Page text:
Skip to main content
  • Matthew Caruso is a position trader, holding his stocks for weeks or even months at a time.
  • He focused on the relative strength of stocks and subsections of the economy.
  • He then pyramids in a position such that if his thesis is false, he limits his exposure to risk.

The stock market’s COVID-era bull run is about to end.

This year, the S&P 500 has taken back most of its gains from the previous two years. The index is down about 25% since the start of the year. On Tuesday, it was trading at around 3,586, just a few hundred points above where it was in February 2020, just before the market crashed in March.

The raging bull market has drawn many new retail traders to the scene. Just about anyone who could open a brokerage account could have been profitable. But now the tables have turned and even the most skilled traders are learning to navigate the new normal.

Matthew Caruso was commercial actions since 2008, first professionally for the National Bank of Canada and then personally since 2014. In 2020, he is surfing the high waves of the market and pulling a 382% return in the first half. Although it hasn’t been able to match its previous performance, year-to-date it’s still up around 42%, according to records from its brokerage account viewed by Insider.

“What made this year difficult was that you had to balance, first, a very weak market, but yet there were very strong industry trends within that weak market,” Caruso said. “So you had to be flexible enough to always find opportunities when you’re inherently negative.”

He is a position trader, which means he holds his shares for weeks or even months at a time. This means keeping an eye on macro trends and using technical analysis to find sub-sections of the market that are doing relatively well. Below are five key adjustments he has made to his trading strategy this year.

5 changes for the bear market

First, he insists on being more vigilant about risk mitigation.

“In a bad market all your sins are exposed. In a good market you don’t realize you have these issues. And one of them I would say is very important is position size and management your wallet,” Caruso said.

Having a position sizing plan becomes essential in a bad market because you don’t want to move into a trade with more than you are willing to risk, he noted. Many traders make the mistake of thinking they are going to exit at an expected price, he said. However, in a volatile and negative market, stock prices can plunge much faster and steeper and you may not be able to get out in time, he added.

“It’s a year of news driven events with Russia and all of that, and the bear market news is intensifying, the market spreads are increasing, and if you don’t have a good plan for that, a few bad mistakes will ruin your year, maybe ruin your account,” Caruso said.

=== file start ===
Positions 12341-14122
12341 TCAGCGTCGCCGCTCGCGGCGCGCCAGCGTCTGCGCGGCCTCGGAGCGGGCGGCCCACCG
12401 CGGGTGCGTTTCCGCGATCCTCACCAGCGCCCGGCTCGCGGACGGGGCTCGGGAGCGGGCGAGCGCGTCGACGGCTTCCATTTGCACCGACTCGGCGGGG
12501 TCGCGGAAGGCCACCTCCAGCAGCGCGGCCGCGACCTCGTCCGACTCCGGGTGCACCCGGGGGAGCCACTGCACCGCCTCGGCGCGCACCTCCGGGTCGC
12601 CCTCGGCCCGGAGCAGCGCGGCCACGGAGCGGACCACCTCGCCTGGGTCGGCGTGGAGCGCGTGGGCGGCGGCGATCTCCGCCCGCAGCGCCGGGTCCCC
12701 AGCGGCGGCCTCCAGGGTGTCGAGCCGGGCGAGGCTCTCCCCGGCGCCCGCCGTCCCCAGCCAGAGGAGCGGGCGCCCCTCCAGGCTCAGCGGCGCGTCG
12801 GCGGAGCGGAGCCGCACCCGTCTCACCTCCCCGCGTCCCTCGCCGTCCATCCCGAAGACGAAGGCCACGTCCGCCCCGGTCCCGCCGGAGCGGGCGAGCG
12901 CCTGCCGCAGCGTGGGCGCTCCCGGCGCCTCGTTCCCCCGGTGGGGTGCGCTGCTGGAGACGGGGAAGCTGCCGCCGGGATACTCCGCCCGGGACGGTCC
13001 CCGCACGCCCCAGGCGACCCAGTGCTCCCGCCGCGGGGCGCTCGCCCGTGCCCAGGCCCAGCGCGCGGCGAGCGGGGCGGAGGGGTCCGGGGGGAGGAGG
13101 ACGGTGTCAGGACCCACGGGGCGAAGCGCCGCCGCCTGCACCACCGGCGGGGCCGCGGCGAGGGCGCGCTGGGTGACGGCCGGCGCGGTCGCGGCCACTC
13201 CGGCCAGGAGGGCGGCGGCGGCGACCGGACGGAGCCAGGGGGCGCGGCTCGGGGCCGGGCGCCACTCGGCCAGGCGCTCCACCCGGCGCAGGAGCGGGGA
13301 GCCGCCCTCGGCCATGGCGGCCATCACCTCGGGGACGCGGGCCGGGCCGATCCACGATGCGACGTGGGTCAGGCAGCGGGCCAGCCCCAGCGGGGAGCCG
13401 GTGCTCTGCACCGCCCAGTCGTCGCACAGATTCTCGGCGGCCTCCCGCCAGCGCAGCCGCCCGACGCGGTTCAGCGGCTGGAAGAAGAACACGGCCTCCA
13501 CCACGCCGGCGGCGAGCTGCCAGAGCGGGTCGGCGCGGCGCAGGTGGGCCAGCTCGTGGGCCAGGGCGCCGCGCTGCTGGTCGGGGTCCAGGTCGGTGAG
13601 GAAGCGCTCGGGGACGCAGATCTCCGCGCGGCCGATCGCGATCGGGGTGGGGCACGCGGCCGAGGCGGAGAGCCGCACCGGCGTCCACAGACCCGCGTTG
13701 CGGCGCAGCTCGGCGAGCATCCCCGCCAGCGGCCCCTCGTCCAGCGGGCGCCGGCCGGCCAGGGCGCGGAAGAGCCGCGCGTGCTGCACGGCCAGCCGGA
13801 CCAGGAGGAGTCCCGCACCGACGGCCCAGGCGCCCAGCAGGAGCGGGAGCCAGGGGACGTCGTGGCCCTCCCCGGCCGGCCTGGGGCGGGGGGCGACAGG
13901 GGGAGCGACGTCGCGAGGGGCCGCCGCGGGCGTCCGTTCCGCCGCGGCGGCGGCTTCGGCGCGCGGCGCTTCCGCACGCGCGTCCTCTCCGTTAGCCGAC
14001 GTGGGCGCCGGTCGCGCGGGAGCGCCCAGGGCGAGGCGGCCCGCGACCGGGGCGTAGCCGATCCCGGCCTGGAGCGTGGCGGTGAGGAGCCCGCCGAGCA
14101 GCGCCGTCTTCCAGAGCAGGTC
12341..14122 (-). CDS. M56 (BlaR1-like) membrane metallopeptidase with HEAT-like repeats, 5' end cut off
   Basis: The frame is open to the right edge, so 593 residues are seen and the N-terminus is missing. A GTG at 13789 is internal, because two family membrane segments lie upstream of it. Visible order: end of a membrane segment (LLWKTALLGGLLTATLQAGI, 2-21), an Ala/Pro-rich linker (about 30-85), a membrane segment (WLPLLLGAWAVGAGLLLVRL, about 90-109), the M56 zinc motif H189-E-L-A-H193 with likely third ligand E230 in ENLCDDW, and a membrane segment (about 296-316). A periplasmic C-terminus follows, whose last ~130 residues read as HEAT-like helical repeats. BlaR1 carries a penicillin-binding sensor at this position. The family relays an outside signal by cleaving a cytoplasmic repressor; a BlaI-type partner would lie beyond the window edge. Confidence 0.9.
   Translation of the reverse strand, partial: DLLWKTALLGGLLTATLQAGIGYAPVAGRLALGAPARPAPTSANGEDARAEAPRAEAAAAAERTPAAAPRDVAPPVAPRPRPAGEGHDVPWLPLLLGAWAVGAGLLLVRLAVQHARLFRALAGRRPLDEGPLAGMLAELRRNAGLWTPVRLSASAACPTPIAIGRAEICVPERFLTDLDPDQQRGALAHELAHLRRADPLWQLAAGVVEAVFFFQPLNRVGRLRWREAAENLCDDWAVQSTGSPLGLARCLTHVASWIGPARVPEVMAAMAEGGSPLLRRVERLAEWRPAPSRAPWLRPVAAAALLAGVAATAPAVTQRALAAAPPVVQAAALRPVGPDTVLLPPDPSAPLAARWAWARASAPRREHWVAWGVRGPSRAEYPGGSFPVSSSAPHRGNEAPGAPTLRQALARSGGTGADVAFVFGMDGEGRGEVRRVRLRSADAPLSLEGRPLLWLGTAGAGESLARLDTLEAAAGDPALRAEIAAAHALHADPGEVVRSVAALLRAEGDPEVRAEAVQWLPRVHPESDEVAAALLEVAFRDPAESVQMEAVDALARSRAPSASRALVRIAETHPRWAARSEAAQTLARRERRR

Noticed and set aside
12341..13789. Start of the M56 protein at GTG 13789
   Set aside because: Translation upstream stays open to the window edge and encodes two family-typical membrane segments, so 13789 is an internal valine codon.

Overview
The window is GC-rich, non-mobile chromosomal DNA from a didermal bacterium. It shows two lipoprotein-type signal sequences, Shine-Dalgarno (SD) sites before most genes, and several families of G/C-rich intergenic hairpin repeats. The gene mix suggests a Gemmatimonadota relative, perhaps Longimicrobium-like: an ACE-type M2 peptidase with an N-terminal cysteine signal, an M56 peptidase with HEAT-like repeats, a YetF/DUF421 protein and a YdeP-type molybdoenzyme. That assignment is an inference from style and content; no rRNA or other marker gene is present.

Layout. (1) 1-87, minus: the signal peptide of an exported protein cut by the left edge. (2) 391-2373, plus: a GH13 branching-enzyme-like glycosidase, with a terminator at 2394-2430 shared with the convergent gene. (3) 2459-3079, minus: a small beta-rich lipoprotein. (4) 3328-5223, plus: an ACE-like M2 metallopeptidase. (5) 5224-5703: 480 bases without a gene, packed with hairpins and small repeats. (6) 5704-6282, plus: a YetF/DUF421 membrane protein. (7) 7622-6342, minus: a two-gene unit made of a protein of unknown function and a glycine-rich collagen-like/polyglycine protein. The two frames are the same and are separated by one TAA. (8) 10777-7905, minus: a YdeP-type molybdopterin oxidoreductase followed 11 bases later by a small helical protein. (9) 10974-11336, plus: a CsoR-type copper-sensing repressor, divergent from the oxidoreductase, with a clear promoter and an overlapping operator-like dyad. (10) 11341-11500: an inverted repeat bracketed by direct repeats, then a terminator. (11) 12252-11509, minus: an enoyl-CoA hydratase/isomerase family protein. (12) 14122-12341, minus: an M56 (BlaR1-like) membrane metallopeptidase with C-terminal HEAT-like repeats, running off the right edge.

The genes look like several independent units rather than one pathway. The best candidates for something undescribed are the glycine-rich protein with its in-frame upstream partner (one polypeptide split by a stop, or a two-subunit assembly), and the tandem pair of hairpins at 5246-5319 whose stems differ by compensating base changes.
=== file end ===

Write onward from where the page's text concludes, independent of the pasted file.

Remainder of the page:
Second, he suspends his personal beliefs and presents himself with an emotionally neutral attitude so that he can follow the data.. For example, at the start of this year, many of the stocks with the best growth rates were still technology. But if you ignored the overall macroeconomic outlook, you were very hurt. Likewise, if you stick to the belief that oil and gas is old business, while ESG is the future, you’ve missed the opportunity, he added.

Early in the year, he noticed that the oil market was in short supply, which also pushed up other commodities like natural gas and fertilizers. Some of Caruso’s best deals earlier in the year were oil and fertilizer stocks, he said.

Third, it takes into account the relative strength of a title. The simplest method is to compare the performance of the broader market to a stock’s returns. So if the S&P 500 is down 10% but a stock is up 5% in the past 12 months, it is outperforming the market. This tells Caruso that there is something growing with the business or the stock that is a strong driver.

This will make him dig into the fundamentals and headlines to figure out what’s going on. He looks for indicators that signal long-term trends, like strong future earnings or sales. He wants to avoid stocks that have short, single price spikes. This can happen if there is a one-off news headline, such as a drug receiving FDA approval for a phase.

Fourth, he keeps his portfolio diversified, but not just for diversification reasons. He remains mindful of each stock’s correlation to another while sticking to the themes and subsections of the economy he is bullish on.

For example, if exposed to too many oil stocks, a single headline could sink the entire sector. Therefore, it aims to focus on multiple themes and industries, and within that, it spreads across stocks with different market capitalizations.

Finally, he pyramids in all positions, which means gradually buying more shares rather than immediately slapping a full position.

“I will always start with an initial position and if the stock moves up, that proves I’m right. I’ll add more to the stock at different levels along the way,” Caruso said. “So when I’m really right and I catch a six-month trend, I keep adding to that position, it becomes a heavier weight in my portfolio. If I buy a stock and the thesis s turns out to be false, the loss is borne by a very small portion of my portfolio.”